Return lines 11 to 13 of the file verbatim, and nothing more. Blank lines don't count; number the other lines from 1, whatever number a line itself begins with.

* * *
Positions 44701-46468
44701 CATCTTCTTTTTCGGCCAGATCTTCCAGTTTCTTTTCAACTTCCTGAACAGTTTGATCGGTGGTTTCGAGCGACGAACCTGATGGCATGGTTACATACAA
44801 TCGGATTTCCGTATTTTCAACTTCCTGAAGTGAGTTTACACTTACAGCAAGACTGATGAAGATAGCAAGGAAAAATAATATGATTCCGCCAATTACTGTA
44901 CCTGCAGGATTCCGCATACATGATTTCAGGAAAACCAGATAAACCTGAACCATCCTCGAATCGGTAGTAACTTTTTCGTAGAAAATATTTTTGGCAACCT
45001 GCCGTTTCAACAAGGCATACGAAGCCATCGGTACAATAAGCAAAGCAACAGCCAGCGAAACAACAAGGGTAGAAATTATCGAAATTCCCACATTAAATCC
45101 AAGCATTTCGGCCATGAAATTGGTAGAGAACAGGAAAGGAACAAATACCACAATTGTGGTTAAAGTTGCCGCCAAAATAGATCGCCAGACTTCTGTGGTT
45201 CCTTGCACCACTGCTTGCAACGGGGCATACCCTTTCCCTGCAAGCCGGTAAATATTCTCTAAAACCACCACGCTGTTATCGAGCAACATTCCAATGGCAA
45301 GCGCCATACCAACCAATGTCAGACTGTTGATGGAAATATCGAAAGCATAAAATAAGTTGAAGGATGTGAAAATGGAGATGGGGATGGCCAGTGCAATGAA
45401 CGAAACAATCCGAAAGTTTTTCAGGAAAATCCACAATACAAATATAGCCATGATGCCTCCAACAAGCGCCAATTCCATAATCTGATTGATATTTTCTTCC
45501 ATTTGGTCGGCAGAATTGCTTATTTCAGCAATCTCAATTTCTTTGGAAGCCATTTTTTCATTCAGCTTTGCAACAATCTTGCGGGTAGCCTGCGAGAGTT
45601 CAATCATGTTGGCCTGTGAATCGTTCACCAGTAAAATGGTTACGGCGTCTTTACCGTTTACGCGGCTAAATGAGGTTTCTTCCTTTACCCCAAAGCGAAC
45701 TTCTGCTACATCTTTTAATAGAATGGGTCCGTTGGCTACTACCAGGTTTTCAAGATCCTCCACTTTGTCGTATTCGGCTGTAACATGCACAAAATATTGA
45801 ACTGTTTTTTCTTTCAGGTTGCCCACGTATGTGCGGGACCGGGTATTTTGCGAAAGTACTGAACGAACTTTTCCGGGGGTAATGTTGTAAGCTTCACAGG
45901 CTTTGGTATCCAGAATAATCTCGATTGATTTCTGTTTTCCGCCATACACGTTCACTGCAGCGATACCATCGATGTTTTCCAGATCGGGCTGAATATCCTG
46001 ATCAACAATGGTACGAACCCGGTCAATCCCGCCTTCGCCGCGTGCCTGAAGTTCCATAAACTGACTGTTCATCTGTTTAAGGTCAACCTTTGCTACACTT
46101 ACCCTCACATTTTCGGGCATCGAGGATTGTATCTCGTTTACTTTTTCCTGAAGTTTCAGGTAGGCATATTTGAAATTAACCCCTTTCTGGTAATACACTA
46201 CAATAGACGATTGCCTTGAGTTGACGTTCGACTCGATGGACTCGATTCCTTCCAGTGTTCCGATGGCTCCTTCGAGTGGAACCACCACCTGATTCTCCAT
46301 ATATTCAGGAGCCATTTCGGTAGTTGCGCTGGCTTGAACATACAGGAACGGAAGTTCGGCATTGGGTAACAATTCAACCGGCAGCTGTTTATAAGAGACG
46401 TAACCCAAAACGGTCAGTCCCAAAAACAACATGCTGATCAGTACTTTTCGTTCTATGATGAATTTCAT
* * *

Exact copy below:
45601 CAATCATGTTGGCCTGTGAATCGTTCACCAGTAAAATGGTTACGGCGTCTTTACCGTTTACGCGGCTAAATGAGGTTTCTTCCTTTACCCCAAAGCGAAC
45701 TTCTGCTACATCTTTTAATAGAATGGGTCCGTTGGCTACTACCAGGTTTTCAAGATCCTCCACTTTGTCGTATTCGGCTGTAACATGCACAAAATATTGA
45801 ACTGTTTTTTCTTTCAGGTTGCCCACGTATGTGCGGGACCGGGTATTTTGCGAAAGTACTGAACGAACTTTTCCGGGGGTAATGTTGTAAGCTTCACAGG